Ubuntu Linux founder Mark Shuttleworth has apologised for a faulty patch last week that left thousands of users without a graphical user interface - a particularly acute problem for a distribution that specialises in ease of use.

The patch for Ubuntu 6.06 was available to users for about 17 hours, from late on Monday 21 August to the morning of the next day. While the patch didn't delete or corrupt data, and didn't cause any security problems, it left many users to rely on the command line.

The bug affected the X Window system, which is used by most Unix and Linux systems and forms the underpinnings of the Gnome and KDE graphical user interfaces. It appeared to be related to specific hardware, according to developers.

Current patches eliminate the problem, and instructions for those who have been affected by the problematic patch have now been published.

"As a team we made a series of errors, and the result was a desktop that was broken for thousands of users, for several hours. It has been a severe lesson in (quality assurance)," Shuttleworth said in a post on his blog.

"When we learned of the problem, the patch was immediately withdrawn. Mirrors have also been disabled to ensure that the faulty patch isn't available from them," Ubuntu said in a statement. "We have launched an investigation and formal quality process review to understand exactly how this happened and what corrective actions to take."

Ubuntu developers cautioned users to download the latest patches before restarting their systems, to ensure that the faulty patch has not been installed. "Delays to the system of update distribution mean that you should make sure you have fully updated before rebooting your computer," the company stated.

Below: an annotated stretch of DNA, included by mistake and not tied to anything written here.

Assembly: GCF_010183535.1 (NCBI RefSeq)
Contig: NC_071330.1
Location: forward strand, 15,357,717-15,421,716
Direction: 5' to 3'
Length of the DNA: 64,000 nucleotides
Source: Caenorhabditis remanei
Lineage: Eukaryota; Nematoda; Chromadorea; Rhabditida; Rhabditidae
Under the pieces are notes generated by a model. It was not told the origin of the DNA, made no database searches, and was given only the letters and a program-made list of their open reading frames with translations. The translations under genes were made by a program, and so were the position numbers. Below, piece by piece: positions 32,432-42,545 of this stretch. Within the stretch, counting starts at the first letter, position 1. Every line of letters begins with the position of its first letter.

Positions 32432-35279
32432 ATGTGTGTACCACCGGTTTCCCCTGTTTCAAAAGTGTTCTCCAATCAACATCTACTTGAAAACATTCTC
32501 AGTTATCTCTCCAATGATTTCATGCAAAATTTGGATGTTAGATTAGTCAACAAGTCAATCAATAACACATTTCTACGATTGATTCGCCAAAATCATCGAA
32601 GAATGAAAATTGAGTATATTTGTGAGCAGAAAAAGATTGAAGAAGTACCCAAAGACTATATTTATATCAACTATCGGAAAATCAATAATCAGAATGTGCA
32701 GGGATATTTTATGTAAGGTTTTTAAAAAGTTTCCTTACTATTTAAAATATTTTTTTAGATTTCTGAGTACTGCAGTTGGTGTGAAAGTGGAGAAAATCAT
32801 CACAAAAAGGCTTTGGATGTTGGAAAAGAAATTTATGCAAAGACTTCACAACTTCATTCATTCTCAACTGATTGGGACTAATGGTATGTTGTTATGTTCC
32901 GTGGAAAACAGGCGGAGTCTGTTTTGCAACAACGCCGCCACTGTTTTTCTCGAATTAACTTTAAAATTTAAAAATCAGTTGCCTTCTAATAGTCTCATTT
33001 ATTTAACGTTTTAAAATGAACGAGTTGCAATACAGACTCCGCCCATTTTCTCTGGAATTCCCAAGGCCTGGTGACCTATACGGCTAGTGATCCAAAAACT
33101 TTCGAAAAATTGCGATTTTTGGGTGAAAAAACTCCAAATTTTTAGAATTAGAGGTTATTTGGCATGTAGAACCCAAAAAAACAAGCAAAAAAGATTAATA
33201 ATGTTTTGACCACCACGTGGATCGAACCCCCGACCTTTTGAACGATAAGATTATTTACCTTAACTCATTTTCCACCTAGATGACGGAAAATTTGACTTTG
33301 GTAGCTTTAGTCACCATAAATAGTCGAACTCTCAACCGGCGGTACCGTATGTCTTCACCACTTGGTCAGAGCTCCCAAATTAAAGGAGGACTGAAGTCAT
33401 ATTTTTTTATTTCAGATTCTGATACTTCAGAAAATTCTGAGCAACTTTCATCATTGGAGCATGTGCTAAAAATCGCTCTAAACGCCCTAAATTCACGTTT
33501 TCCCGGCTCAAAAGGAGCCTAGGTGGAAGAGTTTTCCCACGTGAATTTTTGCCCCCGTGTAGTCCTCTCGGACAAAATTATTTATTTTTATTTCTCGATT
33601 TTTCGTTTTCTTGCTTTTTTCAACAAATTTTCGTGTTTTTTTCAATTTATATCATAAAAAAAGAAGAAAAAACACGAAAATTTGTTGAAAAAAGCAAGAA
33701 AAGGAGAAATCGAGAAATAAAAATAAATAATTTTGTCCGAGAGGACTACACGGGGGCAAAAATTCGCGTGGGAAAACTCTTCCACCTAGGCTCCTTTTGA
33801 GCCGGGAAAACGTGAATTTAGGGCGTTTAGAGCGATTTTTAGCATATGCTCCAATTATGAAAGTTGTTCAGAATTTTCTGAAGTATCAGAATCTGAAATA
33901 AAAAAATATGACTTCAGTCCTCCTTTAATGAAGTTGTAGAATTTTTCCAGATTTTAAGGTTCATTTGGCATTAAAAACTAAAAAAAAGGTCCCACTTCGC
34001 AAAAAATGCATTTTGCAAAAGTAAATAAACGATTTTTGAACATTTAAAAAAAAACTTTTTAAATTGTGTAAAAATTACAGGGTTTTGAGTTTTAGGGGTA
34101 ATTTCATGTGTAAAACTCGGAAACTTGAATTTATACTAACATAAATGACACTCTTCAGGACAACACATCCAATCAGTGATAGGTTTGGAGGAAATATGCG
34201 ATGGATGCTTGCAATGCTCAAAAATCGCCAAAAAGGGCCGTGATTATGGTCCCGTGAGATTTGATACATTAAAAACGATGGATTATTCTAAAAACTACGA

An Ubuntu forum devoted to the problem attracted more than 700 posts. No one debated the seriousness of the problem, but users were divided over what the disaster says about Ubuntu and other free, community-oriented Linux distributions.

For some users it was evidence that Linux is not suitable for non-technical desktop users, exactly the sort Ubuntu is aimed at. "I just don't think Linux is ready for prime-time yet... It's too much work for to little reward," wrote a user called Jay.

Others, though, were more willing to accept that the problem was an exception that Ubuntu should be able to prevent from happening again. One user suggested that such problems were inevitable with "universal" operating systems intended to work on any hardware. "It isn't Ubuntu's fault, except in that it is part of the fashionable cult of universalism doing the rounds at present," he wrote. "It is no different than someone falling off a chair and then blaming gravity for their misfortune."

Developers said the problem was insufficient review of patches before they are made available to the public. Ubuntu is looking at getting patches tested by a "wider, but controlled" body of users before they go public, according to Shuttleworth. "We know now that no amount of internal testing will find certain issues," he wrote.

Ubuntu may also create a rollback mechanism allowing faulty patches to be easily uninstalled.